Montreal launches anti-corruption unit

Any city employee could be investigated so HR should play important role
By Amanda Silliker
|Canadian HR Reporter|Last Updated: 02/11/2013

In early January, Montreal formed an anti-corruption unit made up of police officers who have the ability to investigate all aspects of city affairs.

“I am opening the door of the city administration for them,” said Mayor Michael Applebaum at a press conference. “They will be able to look and search everywhere… I want to be perfectly clear: If you’re trying to defraud Montreal and taxpayers, think twice.”

The anti-corruption squad is the first in-house police investigative unit of its kind in Canada, he said. It will consist of about 20 members, mostly experienced investigators, who will have the power to question all city employees and anyone who conducts business with the city.

In 2011, the province of Quebec created an anti-corruption squad. The idea of Montreal having its own unit was first proposed in 2009 and while it may be a few years late, it is still a welcome development, said Richard Bergeron, leader of Projet Montréal, the municipal political party currently in opposition.

“What’s happening in Montreal in the past years for corruption… we figured that we needed the same kind of unit at the municipal level,” he said. “For sure in Montreal, we need such a team.”

In the United States, anti-corruption units are fairly common in big cities with a history of corruption, and they can also be found in a number of states, said Jonathan Drimmer, vice-president and assistant general counsel at Barrick Gold, who is based in Toronto and Washington, D.C.

“Part of the reason why a dedicated unit is important in places where corruption is a problem is it takes a lot of strategy, foresight and potentially resources to crack sophisticated corruption rings,” he said.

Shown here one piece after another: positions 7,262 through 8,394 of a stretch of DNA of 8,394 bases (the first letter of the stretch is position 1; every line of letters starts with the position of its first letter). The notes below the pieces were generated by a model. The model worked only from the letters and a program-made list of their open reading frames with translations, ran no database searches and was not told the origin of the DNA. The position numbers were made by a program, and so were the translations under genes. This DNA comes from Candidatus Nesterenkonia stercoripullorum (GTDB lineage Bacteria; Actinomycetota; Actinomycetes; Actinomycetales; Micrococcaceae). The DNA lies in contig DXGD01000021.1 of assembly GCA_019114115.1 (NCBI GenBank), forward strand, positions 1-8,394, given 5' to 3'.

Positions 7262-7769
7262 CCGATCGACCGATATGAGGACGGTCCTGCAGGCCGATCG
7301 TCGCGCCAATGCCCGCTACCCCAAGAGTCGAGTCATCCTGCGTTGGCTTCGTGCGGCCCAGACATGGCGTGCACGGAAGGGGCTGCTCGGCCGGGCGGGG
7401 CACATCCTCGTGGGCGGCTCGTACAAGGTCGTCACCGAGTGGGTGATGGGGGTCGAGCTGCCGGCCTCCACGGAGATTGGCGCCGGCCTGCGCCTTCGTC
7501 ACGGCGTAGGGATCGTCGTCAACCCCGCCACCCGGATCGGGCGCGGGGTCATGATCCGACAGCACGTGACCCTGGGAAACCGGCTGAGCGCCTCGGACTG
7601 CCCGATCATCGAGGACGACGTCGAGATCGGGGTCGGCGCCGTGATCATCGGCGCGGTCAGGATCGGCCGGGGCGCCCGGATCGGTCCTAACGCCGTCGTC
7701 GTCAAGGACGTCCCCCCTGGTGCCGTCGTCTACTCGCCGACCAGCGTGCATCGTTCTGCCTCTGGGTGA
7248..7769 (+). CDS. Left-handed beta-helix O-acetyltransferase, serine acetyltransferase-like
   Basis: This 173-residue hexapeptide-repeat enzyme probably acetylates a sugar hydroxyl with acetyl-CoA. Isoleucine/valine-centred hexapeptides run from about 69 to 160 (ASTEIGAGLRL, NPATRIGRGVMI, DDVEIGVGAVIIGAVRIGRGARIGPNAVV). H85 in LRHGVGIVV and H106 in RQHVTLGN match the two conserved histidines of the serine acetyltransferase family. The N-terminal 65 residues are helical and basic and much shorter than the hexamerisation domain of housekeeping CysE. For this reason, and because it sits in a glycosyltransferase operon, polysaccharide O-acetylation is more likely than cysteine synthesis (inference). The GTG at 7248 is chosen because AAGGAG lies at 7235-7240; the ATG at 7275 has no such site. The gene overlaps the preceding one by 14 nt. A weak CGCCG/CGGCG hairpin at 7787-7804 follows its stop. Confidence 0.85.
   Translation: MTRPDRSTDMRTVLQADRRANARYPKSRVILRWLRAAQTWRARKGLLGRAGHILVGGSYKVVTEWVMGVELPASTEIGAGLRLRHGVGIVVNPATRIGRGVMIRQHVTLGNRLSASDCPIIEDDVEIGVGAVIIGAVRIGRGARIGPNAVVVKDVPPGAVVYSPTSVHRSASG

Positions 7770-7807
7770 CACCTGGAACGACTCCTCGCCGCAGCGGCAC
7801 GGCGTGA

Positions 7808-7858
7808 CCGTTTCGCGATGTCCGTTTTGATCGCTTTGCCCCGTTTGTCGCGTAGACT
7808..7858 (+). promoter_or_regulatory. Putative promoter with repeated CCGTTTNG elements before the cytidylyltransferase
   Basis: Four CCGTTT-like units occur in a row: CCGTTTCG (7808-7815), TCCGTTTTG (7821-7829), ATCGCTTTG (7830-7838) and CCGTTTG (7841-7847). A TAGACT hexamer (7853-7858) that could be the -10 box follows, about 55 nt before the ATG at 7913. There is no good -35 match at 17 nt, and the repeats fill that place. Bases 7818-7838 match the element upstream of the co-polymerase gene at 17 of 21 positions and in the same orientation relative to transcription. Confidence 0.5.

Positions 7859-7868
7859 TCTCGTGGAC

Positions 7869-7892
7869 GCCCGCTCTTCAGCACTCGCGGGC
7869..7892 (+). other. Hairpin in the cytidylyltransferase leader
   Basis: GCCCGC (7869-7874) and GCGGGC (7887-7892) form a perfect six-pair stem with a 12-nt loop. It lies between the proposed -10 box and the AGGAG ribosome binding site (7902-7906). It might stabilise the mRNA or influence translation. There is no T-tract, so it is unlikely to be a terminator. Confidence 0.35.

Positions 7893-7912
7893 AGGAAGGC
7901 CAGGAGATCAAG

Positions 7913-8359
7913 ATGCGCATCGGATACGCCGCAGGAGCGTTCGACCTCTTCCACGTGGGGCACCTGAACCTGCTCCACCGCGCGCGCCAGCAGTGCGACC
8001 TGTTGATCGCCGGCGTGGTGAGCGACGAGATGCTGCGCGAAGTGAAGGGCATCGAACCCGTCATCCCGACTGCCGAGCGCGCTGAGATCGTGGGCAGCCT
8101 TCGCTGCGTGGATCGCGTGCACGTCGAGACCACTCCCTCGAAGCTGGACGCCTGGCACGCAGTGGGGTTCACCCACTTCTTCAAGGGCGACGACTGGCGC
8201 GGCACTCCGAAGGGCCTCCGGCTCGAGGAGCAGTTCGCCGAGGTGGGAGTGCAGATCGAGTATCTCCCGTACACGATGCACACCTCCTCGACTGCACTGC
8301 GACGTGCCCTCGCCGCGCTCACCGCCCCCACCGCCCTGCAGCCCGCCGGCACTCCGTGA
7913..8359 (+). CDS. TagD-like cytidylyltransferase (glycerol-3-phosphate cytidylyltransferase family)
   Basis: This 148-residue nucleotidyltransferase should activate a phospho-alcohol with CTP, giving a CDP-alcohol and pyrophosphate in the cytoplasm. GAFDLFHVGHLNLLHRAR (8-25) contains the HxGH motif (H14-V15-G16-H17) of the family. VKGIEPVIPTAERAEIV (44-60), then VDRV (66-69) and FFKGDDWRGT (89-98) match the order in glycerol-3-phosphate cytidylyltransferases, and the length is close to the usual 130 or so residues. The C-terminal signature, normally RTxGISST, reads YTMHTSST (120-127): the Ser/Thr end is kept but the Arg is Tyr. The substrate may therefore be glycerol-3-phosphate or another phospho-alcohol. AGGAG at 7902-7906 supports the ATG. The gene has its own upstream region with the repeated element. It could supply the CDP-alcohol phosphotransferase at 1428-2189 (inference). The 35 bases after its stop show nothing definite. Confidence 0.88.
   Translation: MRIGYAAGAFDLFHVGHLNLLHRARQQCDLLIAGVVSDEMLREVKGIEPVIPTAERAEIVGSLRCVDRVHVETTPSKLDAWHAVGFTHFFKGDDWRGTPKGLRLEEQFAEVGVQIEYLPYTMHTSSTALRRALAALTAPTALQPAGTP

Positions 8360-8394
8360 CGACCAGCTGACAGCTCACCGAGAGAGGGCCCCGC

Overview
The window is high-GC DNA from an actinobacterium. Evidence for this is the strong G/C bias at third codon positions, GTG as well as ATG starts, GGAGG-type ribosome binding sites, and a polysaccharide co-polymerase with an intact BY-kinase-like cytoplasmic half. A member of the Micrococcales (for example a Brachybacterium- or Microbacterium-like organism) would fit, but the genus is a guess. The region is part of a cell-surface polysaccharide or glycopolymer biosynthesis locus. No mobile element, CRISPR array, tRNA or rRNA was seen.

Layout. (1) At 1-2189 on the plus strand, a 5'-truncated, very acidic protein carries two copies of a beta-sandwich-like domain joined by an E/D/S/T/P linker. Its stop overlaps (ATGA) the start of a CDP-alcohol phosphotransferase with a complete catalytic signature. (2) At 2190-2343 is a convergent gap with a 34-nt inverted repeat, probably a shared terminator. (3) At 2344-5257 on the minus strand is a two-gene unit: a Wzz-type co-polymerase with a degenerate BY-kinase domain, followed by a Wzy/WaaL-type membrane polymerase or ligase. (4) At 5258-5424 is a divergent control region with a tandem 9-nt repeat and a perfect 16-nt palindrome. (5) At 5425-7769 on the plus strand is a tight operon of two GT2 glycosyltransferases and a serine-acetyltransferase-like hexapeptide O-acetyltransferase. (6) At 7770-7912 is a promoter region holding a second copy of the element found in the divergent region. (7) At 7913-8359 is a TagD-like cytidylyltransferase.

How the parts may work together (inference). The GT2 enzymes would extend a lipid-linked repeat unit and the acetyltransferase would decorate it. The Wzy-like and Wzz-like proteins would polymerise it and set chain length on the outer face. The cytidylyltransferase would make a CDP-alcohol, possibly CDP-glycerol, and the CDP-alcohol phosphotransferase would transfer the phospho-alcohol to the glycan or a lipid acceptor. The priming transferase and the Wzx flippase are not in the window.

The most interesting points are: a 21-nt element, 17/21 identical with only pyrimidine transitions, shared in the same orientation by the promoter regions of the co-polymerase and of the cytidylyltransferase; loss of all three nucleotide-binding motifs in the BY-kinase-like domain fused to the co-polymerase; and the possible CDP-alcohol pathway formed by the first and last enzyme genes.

Corruption issues in Montreal have made headlines over the past several years. The majority have come from widespread collusion among contractors bidding on public work projects that were aided by corrupt civil servants, engineers and political parties who allegedly obtained hundreds of thousands of dollars in kickbacks, according to media reports.

These allegations have led to the resignation of three Montreal-area mayors.

The anti-corruption squad will be looking into contract matters as well as a wide range of city affairs, including real estate transactions, infrastructure projects and even the purchase of clothing for firefighters.

The unit does not need to receive a complaint before conducting an investigation — it is completely self-sufficient and can use its own judgment to launch an inquiry, said Bergeron.

Depending on the nature of the corruption being investigated, it is sometimes done through a sting operation or informants, said Drimmer.

Because any city employee could be investigated, as well as any company doing business with the city, HR plays an important role.

“It’s good to let everybody know. I would use that to my advantage and say, ‘There is a new task force that’s been created and you should know they (can) look into everything and they have the right to look at your computer and anything you say on it — this is going to be a serious focus of their attention,’” said Drimmer.

The first step in preparing for a potential investigation from an anti-corruption unit is to make sure you don’t have corruption, he said.

“If you have something that doesn’t look right, look into it, investigate it and try to root it out because you want to find that out before the government does — you want to be ahead of the government in figuring out if there’s impropriety that’s going on,” said Drimmer.